Letter #7: A legendary Simon & Garfunkel song, and also 5 weeks spent back in the Midwest, bonding with friends and family over the holidays.
Once I returned to the US from Portugal, I spent a couple more days with friends in Bed-Stuy, Brooklyn before packing up my final luggage to take home to my parents’ place in Wisconsin. I kept all of my crazy clothing items knowing that my funky New York wardrobe was not something I ever wanted to try to rebuild. But, even still, I was left with about 1/4 of the clothes I once had. An awesome exercise in checking in on my own over-consumerism.
I’ve been hesitant to write about my time at home over the holidays. It feels very personal and there are internal struggles I have with the Midwest, but I want to be open and honest (as much as is appropriate) in documenting my full journey.
I landed in St. Paul, Minnesota on November 30th, 2022 with 6 pieces of luggage. My sister-in-law picked me up from the airport with my niece and nephew in tow. I was thrilled to be able to spend more than just a few days with them a mere couple times a year, as we all know now, the corporate world only allows. I wanted to get to know them better by participating in their everyday lives, and finding new ways to bond together. Georgie is 4 and Louie is 7, so both are still at the age where they are easily affectionate and want their “Auntie Heather” around.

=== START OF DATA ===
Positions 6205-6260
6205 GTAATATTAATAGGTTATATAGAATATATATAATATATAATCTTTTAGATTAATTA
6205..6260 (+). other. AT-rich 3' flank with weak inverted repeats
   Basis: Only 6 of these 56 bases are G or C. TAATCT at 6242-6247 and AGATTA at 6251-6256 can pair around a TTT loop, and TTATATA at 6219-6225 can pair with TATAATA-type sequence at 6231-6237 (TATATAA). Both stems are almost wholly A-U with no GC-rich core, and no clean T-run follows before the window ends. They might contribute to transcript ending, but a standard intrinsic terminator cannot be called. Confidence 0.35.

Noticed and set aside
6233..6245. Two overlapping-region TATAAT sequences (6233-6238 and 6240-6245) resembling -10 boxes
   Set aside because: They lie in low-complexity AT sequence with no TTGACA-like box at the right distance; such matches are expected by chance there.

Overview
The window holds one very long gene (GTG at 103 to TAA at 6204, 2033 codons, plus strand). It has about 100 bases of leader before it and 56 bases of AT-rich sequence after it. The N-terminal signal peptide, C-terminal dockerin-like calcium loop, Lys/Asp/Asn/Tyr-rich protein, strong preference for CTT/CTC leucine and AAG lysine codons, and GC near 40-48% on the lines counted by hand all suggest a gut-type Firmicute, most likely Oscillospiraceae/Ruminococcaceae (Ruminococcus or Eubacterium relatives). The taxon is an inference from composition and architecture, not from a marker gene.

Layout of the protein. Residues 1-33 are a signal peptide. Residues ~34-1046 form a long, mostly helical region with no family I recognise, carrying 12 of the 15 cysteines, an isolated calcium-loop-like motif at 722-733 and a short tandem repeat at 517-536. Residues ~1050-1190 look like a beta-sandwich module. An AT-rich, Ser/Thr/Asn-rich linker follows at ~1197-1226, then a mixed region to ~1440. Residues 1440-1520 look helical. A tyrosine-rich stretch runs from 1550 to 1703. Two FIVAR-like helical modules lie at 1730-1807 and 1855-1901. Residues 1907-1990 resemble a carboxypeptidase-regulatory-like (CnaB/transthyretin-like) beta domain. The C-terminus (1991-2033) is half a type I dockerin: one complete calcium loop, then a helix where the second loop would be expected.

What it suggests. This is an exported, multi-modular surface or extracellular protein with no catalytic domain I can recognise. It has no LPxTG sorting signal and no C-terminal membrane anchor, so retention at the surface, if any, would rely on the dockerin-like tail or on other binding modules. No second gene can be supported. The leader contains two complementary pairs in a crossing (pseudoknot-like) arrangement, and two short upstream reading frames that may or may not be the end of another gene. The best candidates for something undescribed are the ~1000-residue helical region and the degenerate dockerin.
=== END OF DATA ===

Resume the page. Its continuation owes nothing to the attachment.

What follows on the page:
Admittedly, I am not used to being around kids 24/7, but I have major respect for the patience and kindness I watch my siblings demonstrate towards their little ones day in and day out.
Minnesota can be beautiful in the winter, with a constant snowfall that blankets the towns in white, insulating the environment from sound. This is a great time for me, however, to reflect on where I want to settle down next, and I struggle with it’s excessive cold. Winter temperatures regularly dip into the single digits and its much too chilly to spend time outside. That and winter tends to begin in October and end in April.
I’m grateful that I don’t struggle with depression, but I can recall feeling restless and unhappy during the 7 years I spent enduring the long Minnesota winters. And I am not sure that is something that would magically change for me now that I’m older. I need walkability and a daily dose of spending time outside in order to feel fulfilled.